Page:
The state of California’s social equity program has had mixed results so far and has a “critical need” for state oversight, according to a new report from the California Cannabis Industry Association that analyzed the seven jurisdictions that received grant funds from the state.
“Most of them seem to be struggling to fulfill their mission, which leaves social equity applicants out in the cold,” CCIA executive director Lindsay Robinson said in press release.
The report studied all seven jurisdictions that received funding: Oakland ($10.7 million), Los Angeles ($9.9 million), San Francisco ($8.3 million), Sacramento ($6.8 million), Long Beach ($4.9 million), Humboldt County ($4.8 million) and Mendocino County ($3 million).
Among the findings were that Mendocino County has not yet approved a single equity eligible application and that in Los Angeles, only 28 of the 200 identified social equity applicants had received temporary approval. Meanwhile, in Oakland, 90% of respondents said lack of capital is a major problem.
The report’s main takeaway is that additional statewide oversight is needed because funding from the California Cannabis Equity Act, passed in 2018, has been unsuccessful in vital areas. The report recommends “a comprehensive definition for what constitutes cannabis social equity on the state level” and that the state provide greater financial relief to equity entrepreneurs.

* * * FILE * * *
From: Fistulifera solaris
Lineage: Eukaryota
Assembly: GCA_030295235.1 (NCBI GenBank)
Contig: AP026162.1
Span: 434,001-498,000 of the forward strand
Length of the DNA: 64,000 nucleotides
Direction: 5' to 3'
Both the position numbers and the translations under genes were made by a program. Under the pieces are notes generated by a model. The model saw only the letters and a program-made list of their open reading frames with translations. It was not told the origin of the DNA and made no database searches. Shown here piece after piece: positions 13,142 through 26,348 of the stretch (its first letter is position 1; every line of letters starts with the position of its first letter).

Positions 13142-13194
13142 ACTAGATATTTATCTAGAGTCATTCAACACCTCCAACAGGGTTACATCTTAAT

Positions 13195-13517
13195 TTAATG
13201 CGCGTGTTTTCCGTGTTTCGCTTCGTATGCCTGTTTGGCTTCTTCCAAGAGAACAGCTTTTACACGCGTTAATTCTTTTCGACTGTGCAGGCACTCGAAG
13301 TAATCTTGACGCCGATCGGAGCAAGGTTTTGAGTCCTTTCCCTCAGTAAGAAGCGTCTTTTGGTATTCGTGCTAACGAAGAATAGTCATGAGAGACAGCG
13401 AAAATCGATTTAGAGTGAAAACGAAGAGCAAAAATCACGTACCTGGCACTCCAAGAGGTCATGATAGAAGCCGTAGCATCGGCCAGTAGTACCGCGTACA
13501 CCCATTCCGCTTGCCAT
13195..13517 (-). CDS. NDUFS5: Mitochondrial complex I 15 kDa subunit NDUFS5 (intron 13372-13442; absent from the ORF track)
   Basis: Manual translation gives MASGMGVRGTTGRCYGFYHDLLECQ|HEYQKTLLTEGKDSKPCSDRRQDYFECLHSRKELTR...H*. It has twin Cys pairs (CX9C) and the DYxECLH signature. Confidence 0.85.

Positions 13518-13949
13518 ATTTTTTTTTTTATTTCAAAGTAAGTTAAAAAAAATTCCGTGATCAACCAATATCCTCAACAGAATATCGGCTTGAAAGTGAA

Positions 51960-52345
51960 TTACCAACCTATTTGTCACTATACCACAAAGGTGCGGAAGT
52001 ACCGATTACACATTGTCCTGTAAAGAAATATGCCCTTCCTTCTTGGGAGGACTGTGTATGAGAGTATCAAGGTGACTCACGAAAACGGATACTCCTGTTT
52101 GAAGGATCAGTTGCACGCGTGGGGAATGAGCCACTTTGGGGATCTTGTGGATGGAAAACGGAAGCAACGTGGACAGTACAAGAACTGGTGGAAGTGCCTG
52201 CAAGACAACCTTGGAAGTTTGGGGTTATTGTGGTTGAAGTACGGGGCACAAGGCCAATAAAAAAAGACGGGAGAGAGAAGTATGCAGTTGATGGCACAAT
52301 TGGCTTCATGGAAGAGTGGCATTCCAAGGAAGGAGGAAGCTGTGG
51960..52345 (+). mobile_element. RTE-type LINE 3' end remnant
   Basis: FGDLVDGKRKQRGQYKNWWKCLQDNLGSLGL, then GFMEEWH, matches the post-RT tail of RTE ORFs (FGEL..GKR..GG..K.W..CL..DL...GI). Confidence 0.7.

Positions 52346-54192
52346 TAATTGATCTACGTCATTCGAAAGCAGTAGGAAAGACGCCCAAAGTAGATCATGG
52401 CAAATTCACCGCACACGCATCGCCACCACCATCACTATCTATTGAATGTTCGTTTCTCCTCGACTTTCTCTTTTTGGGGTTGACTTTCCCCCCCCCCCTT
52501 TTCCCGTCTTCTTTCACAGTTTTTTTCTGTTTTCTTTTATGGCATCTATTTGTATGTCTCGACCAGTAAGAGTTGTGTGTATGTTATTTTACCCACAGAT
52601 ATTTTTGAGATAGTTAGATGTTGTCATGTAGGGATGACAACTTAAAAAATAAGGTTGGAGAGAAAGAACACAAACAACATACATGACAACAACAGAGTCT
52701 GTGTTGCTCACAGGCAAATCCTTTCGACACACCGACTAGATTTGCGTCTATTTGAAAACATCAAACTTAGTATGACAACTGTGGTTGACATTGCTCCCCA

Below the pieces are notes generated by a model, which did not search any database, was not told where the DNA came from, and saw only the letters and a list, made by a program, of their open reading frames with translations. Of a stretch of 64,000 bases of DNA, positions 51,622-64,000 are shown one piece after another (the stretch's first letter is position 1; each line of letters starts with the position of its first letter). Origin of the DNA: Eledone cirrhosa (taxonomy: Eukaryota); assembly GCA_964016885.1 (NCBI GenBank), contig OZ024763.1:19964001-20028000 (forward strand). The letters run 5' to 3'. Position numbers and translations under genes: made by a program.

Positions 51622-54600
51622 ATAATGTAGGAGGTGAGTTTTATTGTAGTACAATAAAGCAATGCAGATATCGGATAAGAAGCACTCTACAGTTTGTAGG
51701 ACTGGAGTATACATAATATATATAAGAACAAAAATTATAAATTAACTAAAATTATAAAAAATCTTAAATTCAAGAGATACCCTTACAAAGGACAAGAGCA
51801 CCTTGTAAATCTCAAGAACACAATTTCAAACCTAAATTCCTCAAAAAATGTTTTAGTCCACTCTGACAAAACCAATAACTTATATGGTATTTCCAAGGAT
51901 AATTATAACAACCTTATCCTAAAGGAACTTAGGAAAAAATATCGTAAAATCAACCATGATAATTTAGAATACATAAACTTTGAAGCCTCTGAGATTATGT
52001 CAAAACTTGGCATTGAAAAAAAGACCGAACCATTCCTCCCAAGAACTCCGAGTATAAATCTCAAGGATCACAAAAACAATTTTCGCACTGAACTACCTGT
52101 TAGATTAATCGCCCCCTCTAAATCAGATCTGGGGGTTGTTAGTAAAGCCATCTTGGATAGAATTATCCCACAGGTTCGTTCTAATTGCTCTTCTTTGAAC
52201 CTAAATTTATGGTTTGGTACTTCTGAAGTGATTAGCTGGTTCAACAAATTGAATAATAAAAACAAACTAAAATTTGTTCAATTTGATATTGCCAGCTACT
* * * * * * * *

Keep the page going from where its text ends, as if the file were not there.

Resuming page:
The CCIA’s Diversity, Inclusion, and Social Equity Committee examined the administration of local cannabis equity programs — from eligibility criteria to loan components — and evaluated program outcomes, contrasting the number of participants in each program. It also incorporates testimonials obtained by committee members from cannabis social equity applicants and operators across California.
The report also contains interviews with social equity cannabis operators and provides comprehensive policy recommendations to inform lawmakers on how to best strengthen programming across the state.
“At its core, social equity is about restoring power to communities unjustly harmed by the War On Drugs,” the report concludes. “Where the State once used cannabis to oppress, it is now in a position to use it to emancipate. Thus, the program needs these reforms to ensure that it continues to rectify the wrongs of yesterday in an industry where nobody knows what tomorrow holds.”
— Brian Beckley